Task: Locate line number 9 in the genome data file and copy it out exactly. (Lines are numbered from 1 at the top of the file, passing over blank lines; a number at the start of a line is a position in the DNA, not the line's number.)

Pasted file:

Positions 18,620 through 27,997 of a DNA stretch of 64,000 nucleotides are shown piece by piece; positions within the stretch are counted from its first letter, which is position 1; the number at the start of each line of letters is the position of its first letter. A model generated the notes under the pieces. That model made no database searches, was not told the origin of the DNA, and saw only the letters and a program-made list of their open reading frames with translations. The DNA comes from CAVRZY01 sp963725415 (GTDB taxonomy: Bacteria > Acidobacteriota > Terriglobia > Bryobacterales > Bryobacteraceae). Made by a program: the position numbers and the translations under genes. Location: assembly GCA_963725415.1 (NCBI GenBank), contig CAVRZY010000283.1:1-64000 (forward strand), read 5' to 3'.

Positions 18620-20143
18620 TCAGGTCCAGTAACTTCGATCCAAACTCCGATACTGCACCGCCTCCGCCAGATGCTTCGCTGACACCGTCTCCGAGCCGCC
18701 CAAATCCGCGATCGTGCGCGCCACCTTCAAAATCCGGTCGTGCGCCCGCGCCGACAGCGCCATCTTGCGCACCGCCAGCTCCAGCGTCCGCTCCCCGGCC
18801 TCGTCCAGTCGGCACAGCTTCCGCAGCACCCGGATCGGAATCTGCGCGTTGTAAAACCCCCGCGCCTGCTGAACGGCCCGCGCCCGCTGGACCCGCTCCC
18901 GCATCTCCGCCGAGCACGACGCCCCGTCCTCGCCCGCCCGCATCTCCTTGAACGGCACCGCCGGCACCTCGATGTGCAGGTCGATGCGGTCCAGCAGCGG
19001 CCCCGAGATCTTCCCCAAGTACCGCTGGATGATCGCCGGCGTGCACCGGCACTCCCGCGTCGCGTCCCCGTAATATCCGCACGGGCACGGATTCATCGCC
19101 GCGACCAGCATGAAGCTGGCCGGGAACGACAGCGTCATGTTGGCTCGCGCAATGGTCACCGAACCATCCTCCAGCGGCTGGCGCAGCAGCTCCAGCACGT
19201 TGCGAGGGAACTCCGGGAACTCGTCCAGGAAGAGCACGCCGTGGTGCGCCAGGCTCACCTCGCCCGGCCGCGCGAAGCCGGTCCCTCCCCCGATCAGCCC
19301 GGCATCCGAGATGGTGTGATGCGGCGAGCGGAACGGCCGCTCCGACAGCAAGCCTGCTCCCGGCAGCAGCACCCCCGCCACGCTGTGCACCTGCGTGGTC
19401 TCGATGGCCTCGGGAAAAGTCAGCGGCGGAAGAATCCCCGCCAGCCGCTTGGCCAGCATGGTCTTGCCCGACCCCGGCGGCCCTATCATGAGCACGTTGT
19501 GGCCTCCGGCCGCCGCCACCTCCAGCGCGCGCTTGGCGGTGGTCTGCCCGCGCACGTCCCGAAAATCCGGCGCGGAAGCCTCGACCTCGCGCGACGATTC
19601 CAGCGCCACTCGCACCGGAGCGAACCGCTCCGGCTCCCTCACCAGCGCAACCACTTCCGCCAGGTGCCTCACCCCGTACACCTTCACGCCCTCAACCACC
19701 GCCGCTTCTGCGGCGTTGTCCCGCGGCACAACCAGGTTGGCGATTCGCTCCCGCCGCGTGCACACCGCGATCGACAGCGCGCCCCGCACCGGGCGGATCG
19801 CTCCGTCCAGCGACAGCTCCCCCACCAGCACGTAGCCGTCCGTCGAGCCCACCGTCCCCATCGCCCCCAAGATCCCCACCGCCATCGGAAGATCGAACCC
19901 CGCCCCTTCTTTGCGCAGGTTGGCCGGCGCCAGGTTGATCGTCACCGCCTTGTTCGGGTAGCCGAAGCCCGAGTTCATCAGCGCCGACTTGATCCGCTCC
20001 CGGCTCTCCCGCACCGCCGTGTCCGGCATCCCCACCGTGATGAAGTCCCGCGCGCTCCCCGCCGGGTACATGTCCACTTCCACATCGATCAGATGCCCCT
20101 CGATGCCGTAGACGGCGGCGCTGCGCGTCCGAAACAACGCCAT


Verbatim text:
19201 TGCGAGGGAACTCCGGGAACTCGTCCAGGAAGAGCACGCCGTGGTGCGCCAGGCTCACCTCGCCCGGCCGCGCGAAGCCGGTCCCTCCCCCGATCAGCCC